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Semitic Script Symbols in Early Egypt - Part III

We are now in a position to examine the evidence from Egypt.

Fragments of a seal impression were found at Locality Hk6 at Hierakonpolis. This fragment contained symbols found in later Semitic scripts. See Figure to the left.

In the Semitic script these had phonetic values of "h" and "th." Refer to the Semitic List.

This same combination was found on a "wine jar" in a large pit burial at Tell Ibrihim Awad in the eastern Nile Delta, dating from the time of king Den/Idimu, at the latest, circa 2900 BC. (Early Egyptian Dynastic dates may be off by as much as 300 years.)

See the following Figure.

 

Although the first symbol is not identical, one can see how a person without knowledge of the connection to Semitic script symbols may make such mistake. Categorically, I can say that virtually all Egyptologists are unaware of these connections.

The marking of pots covers all known periods, down until the present day. Different marks were made by different people. Egyptian pots with marks were found at Merimde Beni-Saleme in the Nile Delta, dating to the era 4750 to 4750 BC. Pots were found at Maadi, near Cairo, with marks dating to 4,000 to 3,500 BC, and from Naqada, down to about 3,000 BC. The reason for the marks may not have always been the same.

The example to the left if from the Old Kingdom, in alabaster, circa 2700 BC. Note that by this time the inscription is tending toward hieroglyphics, but this symbol is not a hieroglyphic.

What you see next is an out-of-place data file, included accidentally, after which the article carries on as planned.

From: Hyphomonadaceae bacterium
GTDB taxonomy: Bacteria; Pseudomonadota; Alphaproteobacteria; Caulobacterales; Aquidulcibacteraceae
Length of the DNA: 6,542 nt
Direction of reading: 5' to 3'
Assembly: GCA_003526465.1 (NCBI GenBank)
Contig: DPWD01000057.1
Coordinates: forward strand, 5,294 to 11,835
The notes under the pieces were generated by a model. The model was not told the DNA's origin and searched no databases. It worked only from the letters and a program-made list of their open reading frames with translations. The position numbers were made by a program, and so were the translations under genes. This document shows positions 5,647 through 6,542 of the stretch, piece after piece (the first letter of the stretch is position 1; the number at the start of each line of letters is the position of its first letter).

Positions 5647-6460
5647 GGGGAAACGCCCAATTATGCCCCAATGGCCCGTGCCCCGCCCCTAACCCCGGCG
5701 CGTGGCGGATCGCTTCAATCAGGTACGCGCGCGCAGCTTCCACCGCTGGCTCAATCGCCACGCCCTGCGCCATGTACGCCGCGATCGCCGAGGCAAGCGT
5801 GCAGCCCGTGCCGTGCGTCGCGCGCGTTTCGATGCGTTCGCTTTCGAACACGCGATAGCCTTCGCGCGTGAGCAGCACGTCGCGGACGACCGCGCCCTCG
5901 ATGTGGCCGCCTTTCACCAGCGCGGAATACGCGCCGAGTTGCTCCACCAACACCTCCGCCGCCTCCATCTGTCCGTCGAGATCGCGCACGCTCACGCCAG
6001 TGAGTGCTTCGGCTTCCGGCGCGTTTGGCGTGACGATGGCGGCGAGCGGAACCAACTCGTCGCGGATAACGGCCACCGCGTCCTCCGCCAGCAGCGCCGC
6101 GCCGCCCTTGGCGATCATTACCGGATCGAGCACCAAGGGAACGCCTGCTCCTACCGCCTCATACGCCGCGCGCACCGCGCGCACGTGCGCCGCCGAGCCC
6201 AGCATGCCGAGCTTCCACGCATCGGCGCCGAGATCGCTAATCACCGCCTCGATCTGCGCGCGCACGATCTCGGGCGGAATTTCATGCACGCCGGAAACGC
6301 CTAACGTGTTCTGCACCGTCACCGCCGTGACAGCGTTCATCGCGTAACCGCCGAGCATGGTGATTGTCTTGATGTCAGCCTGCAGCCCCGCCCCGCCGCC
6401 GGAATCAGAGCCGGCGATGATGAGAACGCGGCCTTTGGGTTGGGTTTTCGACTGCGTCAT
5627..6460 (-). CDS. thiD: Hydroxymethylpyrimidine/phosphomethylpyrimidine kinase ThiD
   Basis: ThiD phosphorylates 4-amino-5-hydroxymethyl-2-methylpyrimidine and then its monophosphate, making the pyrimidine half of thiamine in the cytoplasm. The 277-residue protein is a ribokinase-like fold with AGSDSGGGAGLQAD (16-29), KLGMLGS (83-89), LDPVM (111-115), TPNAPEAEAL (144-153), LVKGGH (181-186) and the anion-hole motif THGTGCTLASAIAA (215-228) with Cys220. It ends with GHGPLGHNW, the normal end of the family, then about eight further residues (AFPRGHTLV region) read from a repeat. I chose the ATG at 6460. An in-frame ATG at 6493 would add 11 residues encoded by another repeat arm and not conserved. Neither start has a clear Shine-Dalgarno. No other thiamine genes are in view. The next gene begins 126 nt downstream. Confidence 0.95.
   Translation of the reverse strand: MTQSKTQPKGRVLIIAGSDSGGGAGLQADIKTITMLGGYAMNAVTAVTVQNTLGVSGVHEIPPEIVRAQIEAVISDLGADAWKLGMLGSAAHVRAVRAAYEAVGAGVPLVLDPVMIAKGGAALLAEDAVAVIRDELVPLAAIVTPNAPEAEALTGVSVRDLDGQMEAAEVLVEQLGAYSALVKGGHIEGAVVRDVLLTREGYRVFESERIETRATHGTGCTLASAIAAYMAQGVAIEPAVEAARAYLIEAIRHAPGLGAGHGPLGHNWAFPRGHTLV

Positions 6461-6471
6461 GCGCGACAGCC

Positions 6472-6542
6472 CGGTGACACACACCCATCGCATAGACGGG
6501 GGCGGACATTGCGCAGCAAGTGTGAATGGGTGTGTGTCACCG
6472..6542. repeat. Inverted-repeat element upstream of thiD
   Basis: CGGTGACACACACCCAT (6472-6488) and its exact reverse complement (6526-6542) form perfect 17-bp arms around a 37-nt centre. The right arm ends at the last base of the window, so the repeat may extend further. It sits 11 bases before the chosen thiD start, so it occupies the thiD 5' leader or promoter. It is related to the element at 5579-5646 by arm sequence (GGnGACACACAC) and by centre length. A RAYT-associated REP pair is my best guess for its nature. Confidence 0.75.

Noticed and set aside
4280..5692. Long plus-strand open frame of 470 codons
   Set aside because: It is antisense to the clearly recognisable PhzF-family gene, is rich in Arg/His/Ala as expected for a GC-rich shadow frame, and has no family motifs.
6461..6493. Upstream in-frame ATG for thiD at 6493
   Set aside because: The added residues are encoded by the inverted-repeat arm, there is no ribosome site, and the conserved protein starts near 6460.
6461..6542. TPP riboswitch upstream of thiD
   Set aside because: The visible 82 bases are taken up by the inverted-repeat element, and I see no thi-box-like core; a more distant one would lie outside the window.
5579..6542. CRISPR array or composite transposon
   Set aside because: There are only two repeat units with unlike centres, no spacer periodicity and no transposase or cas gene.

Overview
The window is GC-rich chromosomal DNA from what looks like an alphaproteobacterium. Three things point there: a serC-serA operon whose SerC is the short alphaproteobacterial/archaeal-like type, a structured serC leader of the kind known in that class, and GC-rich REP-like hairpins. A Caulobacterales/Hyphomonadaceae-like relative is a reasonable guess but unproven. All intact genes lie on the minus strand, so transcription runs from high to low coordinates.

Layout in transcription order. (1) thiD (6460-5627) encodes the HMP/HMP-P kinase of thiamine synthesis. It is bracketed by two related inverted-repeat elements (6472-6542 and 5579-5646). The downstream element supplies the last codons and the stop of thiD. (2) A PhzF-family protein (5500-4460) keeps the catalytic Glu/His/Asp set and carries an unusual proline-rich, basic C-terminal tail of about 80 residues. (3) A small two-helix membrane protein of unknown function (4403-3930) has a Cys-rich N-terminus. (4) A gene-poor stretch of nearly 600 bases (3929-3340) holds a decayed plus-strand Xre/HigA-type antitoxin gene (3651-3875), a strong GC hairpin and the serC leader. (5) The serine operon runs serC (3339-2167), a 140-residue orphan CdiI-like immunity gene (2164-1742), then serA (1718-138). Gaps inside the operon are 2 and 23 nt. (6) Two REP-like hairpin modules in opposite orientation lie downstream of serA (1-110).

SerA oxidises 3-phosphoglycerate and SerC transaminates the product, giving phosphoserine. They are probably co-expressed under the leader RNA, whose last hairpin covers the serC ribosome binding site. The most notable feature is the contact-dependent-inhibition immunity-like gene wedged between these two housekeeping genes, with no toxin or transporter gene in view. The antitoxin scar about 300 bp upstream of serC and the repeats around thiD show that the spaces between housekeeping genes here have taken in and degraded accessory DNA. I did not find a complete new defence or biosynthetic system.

As you can see, pots were of difference varieties, some were squat and shorter.

Marks were applied to pots more frequently and consistently during Dynasties 0 and I than at any other time. It is from this corpus that van den Brink listed the pot marks. It included 3,660 pots, but many signs were not listed by him for various reasons, to make up 2,474 marks that could be read reliably. The most frequent sites were Abydos with 2,128 pots, and Saqqara with 742 pots.

The Group Number is from Edwin van den Brink's tabulation of Egyptian pot marks. Refer to Tables. Click here.

Balkan-Danube Script
Sign
Egyptian Group
Number
33 8 32 20   42 11     41 21
Semitic Phonetic
Equivalent
w t b * kh * h * h s Cursive Punic
sh or z

 

Alvao Dolmen
Sign
Egyptian Group
Number
      4 29 58? 11 33   62?  
Semitic Phonetic
Equivalent
h n r k q sh h w b or g * h

 

Cave Painting Symbols
Sign
Egyptian Group
Number
6 or 25 21 7
Semitic Phonetic
Equivalent
z sh b or g

To these must be added the divided block found on bone within a supposed goddess, marsh1sm.jpg, van den Brink Egyptian Group #2, the meandering water mark, mvc-270x.jpg, Group #50, and the branched mark, cavelion.jpg.

We also have two signs found directly in Semitic scripts.

Egyptian-Semitic Signs
Egyptian Sign
Semitic Sign
Semitic Phonetic
Equivalent
aleph ayin

Curiously, these two signs are the guttural "a" and "o," still retained in our alphabets as "a" and "o."

The marks are not all that consistent. They vary considerably, as can be seen from the following examples.

The marks may consist of extra strokes, turn upside down, be reversed, or be combined with other marks.

The numbers in the upper left of each cell shows the number of times that mark or combination of marks occurs in van den Brink's corpus. The number in the lower right is merely his catalog number.

I have not attempted a distribution other than that shown by van den Brink in his tabulation.

The marks do not all resemble Semitic script symbols; there are many other marks. The Semitic script was limited to an alphabet of, perhaps, 30 characters. These marks offer considerable more variety.